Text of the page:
WHAT IT IS: A reboot of the delightfully weird horror comic, last heard from a decade ago when Guillermo del Toro directed the second of his amazing Hellboy movies. This time they got David Harbour to play Hellboy, and Neil Marshall to direct.
WHY YOU SHOULD BE EXCITED: Marshall’s previous films prove he can handle horror-comedy (Dog Soldiers), in addition to straight up horror (The Descent) 20, and general big-tent weirdness (Doomsday). David Harbour has been great generally, and what we’ve seen of his version of Hellboy has looked wonderful. Hellboy is a long-running comic with a deep bench of characters and stories, and is open to all sorts of interpretations, so it seems like it would be pretty easy to get something out of it, cinematically speaking. The supporting cast includes Ian “Al Swearengen” McShane, who is always a treat to watch, and Mila Jovovich as an evil sorceress. Plus it’s R-Rated, so we could potentially getting some particularly gnarly visuals.
BUT I’M WAFFLING BECAUSE: It has some mighty big shoes to fill. The Del Toro Hellboy movies are both incredible, and set a very high bar for the expectation. It’s based on an original Mike Mignola story, and while it’s true that Hellboy is his character, and he wrote all of the comics, it is also true that all of the stories in the comics are not exactly the comics’ strong suit.
X-Men: Dark Phoenix
WHAT IT IS: The fourth movie in the current X-Men continuity. It may also be the last – the Disney/Fox merger is supposed to take full effect before the next one would come out, and after the last one it was rumored that most of the cast was leaving, although that turned out not to be the case. This one is going to tackle a particularly iconic X-Men story, that of Jean Grey’s possession by and eventually triumph over/sacrifice to the Phoenix force. It’s hard to tell how much of the comics storyline is going to be here, but it could be the weirdest one yet, and that’s saying something given that the last X-Men movie included Apocalypse.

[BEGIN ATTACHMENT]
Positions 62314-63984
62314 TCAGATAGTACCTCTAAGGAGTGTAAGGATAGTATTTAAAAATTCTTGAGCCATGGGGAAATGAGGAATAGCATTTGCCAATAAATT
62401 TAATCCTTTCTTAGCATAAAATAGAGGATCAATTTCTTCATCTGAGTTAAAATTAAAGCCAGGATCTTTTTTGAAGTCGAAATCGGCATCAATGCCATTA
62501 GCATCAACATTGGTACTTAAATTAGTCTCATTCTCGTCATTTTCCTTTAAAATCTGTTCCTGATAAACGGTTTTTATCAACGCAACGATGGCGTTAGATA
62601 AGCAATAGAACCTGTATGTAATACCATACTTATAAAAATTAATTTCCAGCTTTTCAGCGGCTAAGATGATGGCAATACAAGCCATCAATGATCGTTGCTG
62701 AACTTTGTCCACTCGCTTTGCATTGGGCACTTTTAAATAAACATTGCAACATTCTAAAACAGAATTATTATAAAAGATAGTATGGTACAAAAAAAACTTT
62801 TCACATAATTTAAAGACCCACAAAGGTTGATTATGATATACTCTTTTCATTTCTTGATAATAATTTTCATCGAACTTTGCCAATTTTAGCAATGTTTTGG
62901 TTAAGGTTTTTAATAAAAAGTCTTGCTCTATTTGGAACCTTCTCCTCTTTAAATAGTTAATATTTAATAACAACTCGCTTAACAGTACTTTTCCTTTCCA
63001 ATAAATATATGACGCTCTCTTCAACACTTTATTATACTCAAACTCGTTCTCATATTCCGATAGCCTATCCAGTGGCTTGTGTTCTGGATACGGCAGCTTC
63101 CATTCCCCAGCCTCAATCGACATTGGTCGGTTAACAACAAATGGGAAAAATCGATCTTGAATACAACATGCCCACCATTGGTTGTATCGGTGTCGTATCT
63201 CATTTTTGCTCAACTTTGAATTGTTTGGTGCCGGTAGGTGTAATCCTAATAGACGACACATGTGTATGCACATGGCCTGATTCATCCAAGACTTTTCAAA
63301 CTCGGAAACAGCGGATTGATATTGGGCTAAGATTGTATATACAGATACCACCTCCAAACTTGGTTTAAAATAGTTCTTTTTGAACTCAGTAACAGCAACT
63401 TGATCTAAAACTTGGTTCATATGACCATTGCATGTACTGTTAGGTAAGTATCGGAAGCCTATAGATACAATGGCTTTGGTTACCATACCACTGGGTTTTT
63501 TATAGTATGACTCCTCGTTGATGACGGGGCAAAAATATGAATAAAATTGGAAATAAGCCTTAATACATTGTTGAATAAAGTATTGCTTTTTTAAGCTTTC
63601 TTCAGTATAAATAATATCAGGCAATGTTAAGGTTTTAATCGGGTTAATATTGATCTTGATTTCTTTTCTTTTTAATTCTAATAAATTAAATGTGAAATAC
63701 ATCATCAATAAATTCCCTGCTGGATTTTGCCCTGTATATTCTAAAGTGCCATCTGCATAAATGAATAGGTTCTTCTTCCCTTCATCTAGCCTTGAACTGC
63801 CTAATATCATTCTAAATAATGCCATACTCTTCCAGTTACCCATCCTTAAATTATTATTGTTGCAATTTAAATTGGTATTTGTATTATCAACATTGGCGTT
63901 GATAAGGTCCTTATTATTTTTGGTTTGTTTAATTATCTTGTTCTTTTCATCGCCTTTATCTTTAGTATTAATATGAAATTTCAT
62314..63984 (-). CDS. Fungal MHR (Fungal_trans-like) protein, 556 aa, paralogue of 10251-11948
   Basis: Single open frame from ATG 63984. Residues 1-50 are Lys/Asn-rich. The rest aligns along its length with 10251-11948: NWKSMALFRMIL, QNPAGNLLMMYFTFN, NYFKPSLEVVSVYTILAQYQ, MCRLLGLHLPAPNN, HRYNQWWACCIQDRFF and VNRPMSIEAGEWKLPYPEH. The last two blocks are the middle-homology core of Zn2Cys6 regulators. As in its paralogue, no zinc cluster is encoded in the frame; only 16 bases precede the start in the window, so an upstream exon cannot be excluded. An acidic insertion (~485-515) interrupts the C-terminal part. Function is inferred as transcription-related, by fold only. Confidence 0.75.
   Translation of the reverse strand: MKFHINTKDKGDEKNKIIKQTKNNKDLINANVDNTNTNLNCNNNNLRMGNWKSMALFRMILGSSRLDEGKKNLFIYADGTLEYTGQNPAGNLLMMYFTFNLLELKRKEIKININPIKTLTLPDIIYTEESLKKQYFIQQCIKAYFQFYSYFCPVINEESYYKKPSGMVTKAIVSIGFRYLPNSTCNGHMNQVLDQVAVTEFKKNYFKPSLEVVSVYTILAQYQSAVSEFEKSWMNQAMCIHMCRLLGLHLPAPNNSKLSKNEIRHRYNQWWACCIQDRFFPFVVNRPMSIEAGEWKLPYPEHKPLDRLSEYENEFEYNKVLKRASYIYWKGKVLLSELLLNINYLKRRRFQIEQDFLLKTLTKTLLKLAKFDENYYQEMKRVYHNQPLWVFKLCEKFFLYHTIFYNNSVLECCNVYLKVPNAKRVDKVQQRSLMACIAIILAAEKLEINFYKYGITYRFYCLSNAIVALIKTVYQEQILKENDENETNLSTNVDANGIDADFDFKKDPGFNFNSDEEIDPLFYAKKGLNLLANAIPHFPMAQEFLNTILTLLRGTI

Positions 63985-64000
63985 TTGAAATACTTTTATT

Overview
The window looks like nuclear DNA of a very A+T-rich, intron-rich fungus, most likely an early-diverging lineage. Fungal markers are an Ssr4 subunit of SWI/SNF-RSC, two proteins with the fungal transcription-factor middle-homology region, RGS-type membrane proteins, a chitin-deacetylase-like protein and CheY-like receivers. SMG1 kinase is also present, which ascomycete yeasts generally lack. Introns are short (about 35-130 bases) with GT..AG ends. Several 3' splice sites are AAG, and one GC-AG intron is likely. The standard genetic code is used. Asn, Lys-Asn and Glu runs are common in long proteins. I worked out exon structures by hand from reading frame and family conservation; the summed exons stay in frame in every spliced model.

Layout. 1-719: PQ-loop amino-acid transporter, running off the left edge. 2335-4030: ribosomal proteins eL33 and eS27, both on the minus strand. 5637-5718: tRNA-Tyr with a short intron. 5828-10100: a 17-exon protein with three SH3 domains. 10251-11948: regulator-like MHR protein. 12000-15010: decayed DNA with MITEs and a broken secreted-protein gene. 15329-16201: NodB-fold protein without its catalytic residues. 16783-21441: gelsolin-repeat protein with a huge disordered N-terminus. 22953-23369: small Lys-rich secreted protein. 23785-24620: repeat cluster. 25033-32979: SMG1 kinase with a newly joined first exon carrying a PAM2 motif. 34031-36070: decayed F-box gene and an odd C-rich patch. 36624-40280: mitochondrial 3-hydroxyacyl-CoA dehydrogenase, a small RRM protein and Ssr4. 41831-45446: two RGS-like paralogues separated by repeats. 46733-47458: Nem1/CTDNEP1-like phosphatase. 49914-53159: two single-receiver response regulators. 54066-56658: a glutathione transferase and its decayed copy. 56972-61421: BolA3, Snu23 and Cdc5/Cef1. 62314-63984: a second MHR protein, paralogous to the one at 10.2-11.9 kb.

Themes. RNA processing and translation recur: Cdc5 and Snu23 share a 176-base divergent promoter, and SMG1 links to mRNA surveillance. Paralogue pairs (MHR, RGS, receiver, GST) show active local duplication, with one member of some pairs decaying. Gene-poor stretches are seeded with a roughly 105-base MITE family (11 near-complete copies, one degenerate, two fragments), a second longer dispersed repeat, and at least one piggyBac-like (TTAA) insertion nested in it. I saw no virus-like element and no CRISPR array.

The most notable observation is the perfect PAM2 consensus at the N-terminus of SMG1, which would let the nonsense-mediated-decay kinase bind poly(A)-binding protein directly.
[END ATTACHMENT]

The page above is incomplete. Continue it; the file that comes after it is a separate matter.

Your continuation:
WHY YOU SHOULD BE EXCITED: The current run of X-Men movies have gotten increasingly crazy and comic-book-ish (with the exception of the dire, gritty Logan, which was also the best X-Men movie made so far), and so this one has a lot of room to be pretty out-there in terms of comic-book-iness. This cast has proven to be reliably good, and who knows? Maybe for the last time out they’ll all bring their best game and we’ll get something really cool out of it.
BUT I’M WAFFLING BECAUSE: Leaving aside the fact that X-Men United already botched the holy hell out of adapting this story, there’s also the fact that, while I liked Apocalypse a lot, I’m decidedly in the minority, and the things that I liked about it (the fact that it was the most like a comic book of any of the X-Movies, the fact that it was absurd and weird and barely-linear) are the things that a lot of people most decidedly did not like about it. Furthermore, even if the movie tells a bare-bones, direct version of the Dark Phoenix storyline, there’s still a lot of story there, and trying to get it all in in a way that is entertaining and not an overstuffed, overlong mess seems like a pretty tall order, especially for a first-time director.
WHAT IT IS: The sequel to Split, which revealed itself to be the sequel to Unbreakable, and thus the third of M. Night Shyamalan’s Unbreakable trilogy. Bruce Willis and Samuel L. Jackson will be back for this one, and we’ll get some more of that sweet, sweet McAvoy action.
WHY YOU SHOULD BE EXCITED: After years of self-indulgent nonsense, Shyamalan has come back, first with the satisfying The Visit, and then with the real return to form by way of Split. Bruce Willis remains a mostly-reliable draw, and Unbreakable is one of his finest hours, so seeing him step back into that role is pretty exciting. The same goes for Samuel L. Jackson. Plus, he waited fifteen years to start revisiting this story, so I’d assume he has something ready to go.